within 59-66 intervals, constituting the exit level objectives of the program, during one-
year education period. It could be beneficial to determine what skills the low-level
students have in terms of English competencies and to evaluate the competencies of the
exit level of the program.
        Traditional evaluation models have long been criticized for not dealing with what
is actually happening in the program for the sake of dealing with defining and classifying
the objectives of a program, selecting and planning detailed evaluation systems,
developing objective data collection tools and preparing reports. Many researchers
question what the numbers, figures and tables in the evaluation studies actually reflect
and they think that these evaluation studies lack the human factor. As a result, a new
approach which emphasizes contacting with the real participants of the program has
emerged. In participant-oriented evaluation approach, findings are collected from
various data sources with different data collection methods. Because participant-oriented
evaluation depends on multiple viewpoints, multiple realities are accepted (Fitzpatrick
et al., 2004). Marsh and Willis (2007) state that there are multiple data sources such as
inputs explaining general aims, materials and student capabilities, interactions between
teacher and student, student and student, student and source, procedures explaining
learning-teaching process and outcomes composed of formal learning, attitudes and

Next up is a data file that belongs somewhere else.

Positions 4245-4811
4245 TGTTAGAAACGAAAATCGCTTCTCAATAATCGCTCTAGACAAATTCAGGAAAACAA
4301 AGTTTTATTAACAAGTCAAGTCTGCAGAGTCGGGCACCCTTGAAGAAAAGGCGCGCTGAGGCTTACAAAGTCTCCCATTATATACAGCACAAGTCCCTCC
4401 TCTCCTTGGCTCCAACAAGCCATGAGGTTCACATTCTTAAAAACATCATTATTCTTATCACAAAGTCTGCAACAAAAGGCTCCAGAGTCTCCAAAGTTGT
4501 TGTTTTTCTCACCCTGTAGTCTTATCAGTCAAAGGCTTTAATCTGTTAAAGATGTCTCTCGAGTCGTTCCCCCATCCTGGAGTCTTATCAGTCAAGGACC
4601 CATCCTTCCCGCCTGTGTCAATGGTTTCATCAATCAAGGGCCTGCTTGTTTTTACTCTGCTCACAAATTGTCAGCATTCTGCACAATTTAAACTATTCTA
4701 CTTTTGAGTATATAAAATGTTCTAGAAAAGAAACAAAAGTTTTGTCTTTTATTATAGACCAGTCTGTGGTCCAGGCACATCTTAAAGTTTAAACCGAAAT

values in evaluation.
        Ornstein and Hunkins (2004) support that the compliance between the planned
outline and the emerging situation depends on the compatibility of all of the observed
prerequisites, program and outcomes with the ones intended at the beginning. According
to this evaluation model, the program evaluation focuses on activities of the program

European Journal of English Language Teaching - Volume 5 │ Issue 3 │ 2020               105
Mustafa Gültekin, Cavide Demirci
                   EVALUATION OF THE ENGLISH LANGUAGE PREPARATORY SCHOOL
                  CURRICULUM IN THE LIGHTS OF ILLUMINATIVE EVALUATION MODEL

rather than aims of the program and considers the stakeholders’ needs (Demirel, 2013).
Therefore, evaluators aim to reflect the needs of all participants who are involved in the
program.
        One of the participant-oriented evaluation models is Illuminative Evaluation
model, developed by Parlett and Hamilton (1972). This model, which tries to illuminate
both the problems and important features of the education program, is thought to
provide a wide range of information and flexibility that cannot be obtained by any other
traditional evaluation paradigms (Gordon, 1991; cited in Topper and Lancaster, 2016).
Experimental and psychometric approaches of traditional program evaluation models
are criticized to be restricted in scope and thus to be far from evaluating complex
problems of the area because they generally fail to make necessary explanations and from
handling the program as a whole (Parlett & Hamilton, 1972). Illuminative evaluation
model, on the other hand, argues that an education program cannot be separated from
its learning environment composed of its cultural, social, institutional and psychological
aspects. For this reason, it gives importance to handling the program as a whole and
reaching true information related to the program rather than engaging in numbers and
figures (Parlett & Hamilton, 1972). Because of its potentials to provide relevant data
related to the program with its participant-oriented approach, Illuminative evaluation
model is preferred to traditional evaluation models.

1.1.The Purpose of the Study
The main aim of the study is to evaluate whether the objectives of the preparatory school
are appropriate for low-level students’ expectations of general English, departmental
English and vocational English. For this purpose, it is aimed to illuminate strengths and
weaknesses of the program in the light of data obtained from students and instructors